Logstash

These days a typical deployment consists of at least a couple of servers, behind a load balancer and a database. As your application complexity grows, you continue to add more components. Then you start collecting tons of messages from logs of all these applications. And the problem starts there! It is not easy to keep track of logs from all these components and detect patterns or anomalies which could trigger further action. Logstash helps solve this problem.

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Prometheus

Nowadays, having several servers, load-balancers, API Gateways, and storage devices is a common thing. However, keeping the infrastructure up and running is still a complex task. The administrators need to identify potential problems due to the high availability requirement of several businesses. They strive to have the best tools at their disposal to ensure that they can see the trends and patterns about the health of the infrastructure. Prometheus is an open-source tool that is used to record real-time metrics and making it available through a flexible query model.

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EFS

As your application grows, you can either scale the infrastructure horizontally or vertically. Usually, vertical scaling has a lot of limitations whereas horizontal scaling could potentially have unlimited capacity. In horizontal scaling, one problem that arises quickly is related to common storage, which needs to be accessed by several servers that too efficiently. A typical solution is to have NFS (network file system) configured. If you are on AWS, you could consider taking advantage of EFS i.e. Elastic File System.

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Spot Instance

Everyone is aware of “cloud” now. The cloud provider sets up huge infrastructure and makes it available to their customers either as bare infrastructure or a managed service. In either case, it is a huge investment for the provider. All the servers, network bandwidth, and other resources are their inventory. As is the case with any business, idle inventory is a problem. And that is where Spot Instance comes into the picture.

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Munin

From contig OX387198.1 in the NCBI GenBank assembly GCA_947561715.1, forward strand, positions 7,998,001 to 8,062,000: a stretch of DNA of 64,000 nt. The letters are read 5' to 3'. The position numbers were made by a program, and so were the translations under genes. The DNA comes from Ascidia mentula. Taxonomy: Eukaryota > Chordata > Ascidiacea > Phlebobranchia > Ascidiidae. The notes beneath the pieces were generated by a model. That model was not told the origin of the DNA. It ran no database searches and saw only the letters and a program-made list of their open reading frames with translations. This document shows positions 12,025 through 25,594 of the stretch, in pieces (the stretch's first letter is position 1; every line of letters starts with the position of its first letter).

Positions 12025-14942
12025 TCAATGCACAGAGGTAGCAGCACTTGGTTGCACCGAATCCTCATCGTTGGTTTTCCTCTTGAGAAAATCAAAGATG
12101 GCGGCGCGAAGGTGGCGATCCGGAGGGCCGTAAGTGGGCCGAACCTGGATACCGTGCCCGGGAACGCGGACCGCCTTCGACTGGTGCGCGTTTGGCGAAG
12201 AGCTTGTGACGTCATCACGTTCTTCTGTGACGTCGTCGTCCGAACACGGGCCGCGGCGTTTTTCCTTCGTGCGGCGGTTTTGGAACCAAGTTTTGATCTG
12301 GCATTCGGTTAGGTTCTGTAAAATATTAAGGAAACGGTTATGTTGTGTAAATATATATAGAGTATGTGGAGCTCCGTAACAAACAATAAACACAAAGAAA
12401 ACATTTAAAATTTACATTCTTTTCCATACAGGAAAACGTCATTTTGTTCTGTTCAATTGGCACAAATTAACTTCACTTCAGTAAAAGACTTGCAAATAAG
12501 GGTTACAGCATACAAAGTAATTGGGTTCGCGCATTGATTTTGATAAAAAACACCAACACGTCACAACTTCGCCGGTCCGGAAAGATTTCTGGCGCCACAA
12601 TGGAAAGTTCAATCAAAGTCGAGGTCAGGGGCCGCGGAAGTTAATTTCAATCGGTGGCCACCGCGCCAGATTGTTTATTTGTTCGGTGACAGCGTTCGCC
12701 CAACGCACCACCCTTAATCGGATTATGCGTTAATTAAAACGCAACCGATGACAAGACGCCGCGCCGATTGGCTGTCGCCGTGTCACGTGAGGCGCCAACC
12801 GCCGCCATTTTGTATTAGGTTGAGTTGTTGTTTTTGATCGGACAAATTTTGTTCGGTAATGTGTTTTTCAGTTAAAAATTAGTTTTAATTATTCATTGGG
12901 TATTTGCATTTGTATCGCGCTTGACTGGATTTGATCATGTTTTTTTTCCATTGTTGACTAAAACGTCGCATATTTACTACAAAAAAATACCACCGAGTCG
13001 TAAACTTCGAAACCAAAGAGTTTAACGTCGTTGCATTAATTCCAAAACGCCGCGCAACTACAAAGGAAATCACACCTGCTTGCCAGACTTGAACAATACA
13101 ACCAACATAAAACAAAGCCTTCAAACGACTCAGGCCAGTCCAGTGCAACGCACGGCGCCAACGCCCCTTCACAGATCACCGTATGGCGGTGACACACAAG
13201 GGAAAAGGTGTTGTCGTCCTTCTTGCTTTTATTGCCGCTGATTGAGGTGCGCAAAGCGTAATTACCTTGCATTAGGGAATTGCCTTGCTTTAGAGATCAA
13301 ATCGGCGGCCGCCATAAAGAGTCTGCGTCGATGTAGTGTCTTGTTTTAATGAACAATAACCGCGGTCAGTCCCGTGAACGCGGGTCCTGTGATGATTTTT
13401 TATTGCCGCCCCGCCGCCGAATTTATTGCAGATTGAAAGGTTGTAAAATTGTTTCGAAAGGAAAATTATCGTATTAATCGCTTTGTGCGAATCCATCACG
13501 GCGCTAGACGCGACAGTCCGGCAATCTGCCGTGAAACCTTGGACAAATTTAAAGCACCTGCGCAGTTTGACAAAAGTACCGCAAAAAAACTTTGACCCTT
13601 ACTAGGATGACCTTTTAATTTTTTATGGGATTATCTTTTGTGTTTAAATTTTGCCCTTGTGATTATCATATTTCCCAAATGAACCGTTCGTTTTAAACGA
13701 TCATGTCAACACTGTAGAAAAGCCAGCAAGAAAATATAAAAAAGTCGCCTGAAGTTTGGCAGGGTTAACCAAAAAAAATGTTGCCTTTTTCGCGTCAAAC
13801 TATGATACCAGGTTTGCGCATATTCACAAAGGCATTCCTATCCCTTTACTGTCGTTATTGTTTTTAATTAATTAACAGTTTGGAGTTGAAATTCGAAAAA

You are a system administrator, managing a set of servers. As a part of your job, you need to ensure that all the servers are up and running 24X7, they are resources are utilized optimally. And that no single server is overloaded or consuming huge memory or some similar abnormal behavior over a time period. Obviously, you will be needing a monitoring tool. Munin is one such tool, which helps system administrators to keep track of system resources.

Munin Architecture

Munin derives its name from mythology. It means memory. This monitoring software memorizes what it sees and hence the name.

This monitoring tool uses Master-node architecture. Master periodically pulls data from all the configured nodes and processes it to create graphical dashboards.

Munin Architecture
Munin Architecture – Source: http://guide.munin-monitoring.org/en/latest/architecture/index.html

One of the advantages of Munin is its vast plugin eco-system. There are several hundred plugins available, which make it a powerful monitoring system. Munin itself uses RRDTool, which is written in Perl, whereas plugins could be written in any language. This tool is available on various distros such as Debian, Ubuntu, and CentOS.

Munin-memory-week
Munin graph depicting memory usage over a week
Once data is collected from nodes, it is processed by the master and various graphs are made available on the dashboard. One of the components is – Munin-limits – which monitors the values between configured “ok”, “warn” and “crit” levels and can create a notification for the administrators.

Alternate Server Monitoring Tools

Several alternatives are available.

  • Nagios
  • NewRelic
  • Netdata
  • Zabbix

Considering that most of the deployments are in the cloud these days, you may want to use the monitoring tools provided by your cloud providers:

  • AWS Cloudwatch
  • Azure Monitor
  • Google Cloud – Stackdriver monitoring

Related Links

Related Keywords

Server Monitoring, AWS Cloudwatch, Azure Monitor, Nagios, NewRelic